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Overprotecting Our Kids on the Playground Causes Injuries

By HERWriter Guide
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This story is timely, since my beloved first grader had a rather serious playground accident that will take some months to heal and allow her to recover completely.

We're lucky that she is healing well and co-operating with the steps needed to get better.

As parents, we have to always remember that it could have been worse.

But for younger children, who are supervised far more closely on swings, monkey bars, slides and sand boxes, parents with good intentions can actually do more harm than good.

As reported by MSNBC, Dr. John Gaffney, a pediatric orthopedist at Winthrop University Hospital in Mineola, N.Y., and a clinical professor at State University of New York Stony Brook, began to notice that a lot of his young patients who were hurt on the playground had been physically with a caregiver at the time.

The doctor noticed several of his patients had suffered broken, fractured, or otherwise injured legs, particularly when going down slides, and especially if they were sitting on someone's lap at the time.

For most parents, it's counterintuitive to allow a toddler to go down a slide alone. It makes sense to put the child on their laps in order to avoid them losing control on the way down, standing up and falling from the top, or sliding off too fast or hard.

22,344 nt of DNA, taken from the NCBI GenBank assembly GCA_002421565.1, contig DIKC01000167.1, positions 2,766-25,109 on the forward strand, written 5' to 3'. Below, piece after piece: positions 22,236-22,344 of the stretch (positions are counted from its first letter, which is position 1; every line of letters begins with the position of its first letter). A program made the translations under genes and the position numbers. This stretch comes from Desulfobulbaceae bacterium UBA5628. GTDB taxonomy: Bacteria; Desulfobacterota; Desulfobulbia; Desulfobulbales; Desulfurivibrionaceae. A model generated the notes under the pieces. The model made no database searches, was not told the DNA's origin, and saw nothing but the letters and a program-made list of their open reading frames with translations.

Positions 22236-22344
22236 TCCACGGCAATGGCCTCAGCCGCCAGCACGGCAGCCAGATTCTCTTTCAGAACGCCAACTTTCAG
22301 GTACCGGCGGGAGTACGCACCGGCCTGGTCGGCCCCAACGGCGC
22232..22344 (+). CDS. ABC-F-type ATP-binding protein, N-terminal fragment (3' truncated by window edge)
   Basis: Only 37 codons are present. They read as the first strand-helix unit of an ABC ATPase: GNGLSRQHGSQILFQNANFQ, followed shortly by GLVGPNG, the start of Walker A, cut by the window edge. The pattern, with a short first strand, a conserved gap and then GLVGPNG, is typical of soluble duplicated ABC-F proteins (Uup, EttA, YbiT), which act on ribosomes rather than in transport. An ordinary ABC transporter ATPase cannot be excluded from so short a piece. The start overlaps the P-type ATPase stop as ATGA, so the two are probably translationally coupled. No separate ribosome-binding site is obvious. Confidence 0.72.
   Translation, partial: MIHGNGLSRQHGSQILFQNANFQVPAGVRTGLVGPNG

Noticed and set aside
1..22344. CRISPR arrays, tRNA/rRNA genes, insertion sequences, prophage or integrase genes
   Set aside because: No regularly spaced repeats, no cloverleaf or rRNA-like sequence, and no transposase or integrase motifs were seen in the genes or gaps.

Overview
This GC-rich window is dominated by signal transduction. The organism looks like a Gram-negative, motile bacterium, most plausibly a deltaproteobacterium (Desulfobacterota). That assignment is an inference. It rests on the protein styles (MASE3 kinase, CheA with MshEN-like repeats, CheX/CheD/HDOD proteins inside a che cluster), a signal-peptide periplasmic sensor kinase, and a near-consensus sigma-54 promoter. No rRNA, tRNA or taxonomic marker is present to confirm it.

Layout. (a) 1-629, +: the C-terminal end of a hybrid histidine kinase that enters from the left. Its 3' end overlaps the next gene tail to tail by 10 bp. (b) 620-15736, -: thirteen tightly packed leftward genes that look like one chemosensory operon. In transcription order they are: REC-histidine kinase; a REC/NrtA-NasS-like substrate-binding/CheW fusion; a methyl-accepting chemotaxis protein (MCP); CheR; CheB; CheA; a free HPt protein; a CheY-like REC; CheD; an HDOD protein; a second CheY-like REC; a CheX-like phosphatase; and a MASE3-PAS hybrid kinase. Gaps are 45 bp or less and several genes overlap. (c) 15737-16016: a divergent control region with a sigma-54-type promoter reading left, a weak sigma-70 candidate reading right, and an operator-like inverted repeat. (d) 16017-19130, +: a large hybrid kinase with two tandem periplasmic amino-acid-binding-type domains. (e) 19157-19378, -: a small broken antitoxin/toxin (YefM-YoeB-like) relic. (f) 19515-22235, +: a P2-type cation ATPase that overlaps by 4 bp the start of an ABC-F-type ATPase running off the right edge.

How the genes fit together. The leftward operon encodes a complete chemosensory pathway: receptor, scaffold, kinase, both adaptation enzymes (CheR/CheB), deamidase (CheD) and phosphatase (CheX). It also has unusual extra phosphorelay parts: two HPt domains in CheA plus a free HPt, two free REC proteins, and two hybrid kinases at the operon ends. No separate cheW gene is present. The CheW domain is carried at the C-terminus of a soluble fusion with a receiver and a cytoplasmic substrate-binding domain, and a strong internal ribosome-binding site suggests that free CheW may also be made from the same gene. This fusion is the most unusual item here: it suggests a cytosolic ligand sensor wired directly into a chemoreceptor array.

So we prop them up on our lap, pray we can still fit on a kids slide, and off we go.

After checking the medical records of fifty-eight of his pediatric patients who had sustained fractures, Dr. Gaffney found that 13 of them had happened on slides. And 100 percent of those 13 fractures were from children sitting on their caregivers laps as they rode down the slide.

The cause of the fractures seems to be the weight of the caregiver. "“If a toddler is riding by himself and gets his leg stuck against the side of the slide, he can stop himself pretty easily,” Gaffney explains.

“But with the parent’s weight added in, you’ve got greater velocity and momentum and it’s harder to stop."

So what does this mean for kids in the playground? Dr. Gaffney agrees that there isn't a one-size-fits-all solution of never going down a slide with your child.

Add a Comment1 Comments

I will absolutely agree with this because I had experienced it myself when I watching over my 3 year old kid.

August 4, 2013 - 2:40am
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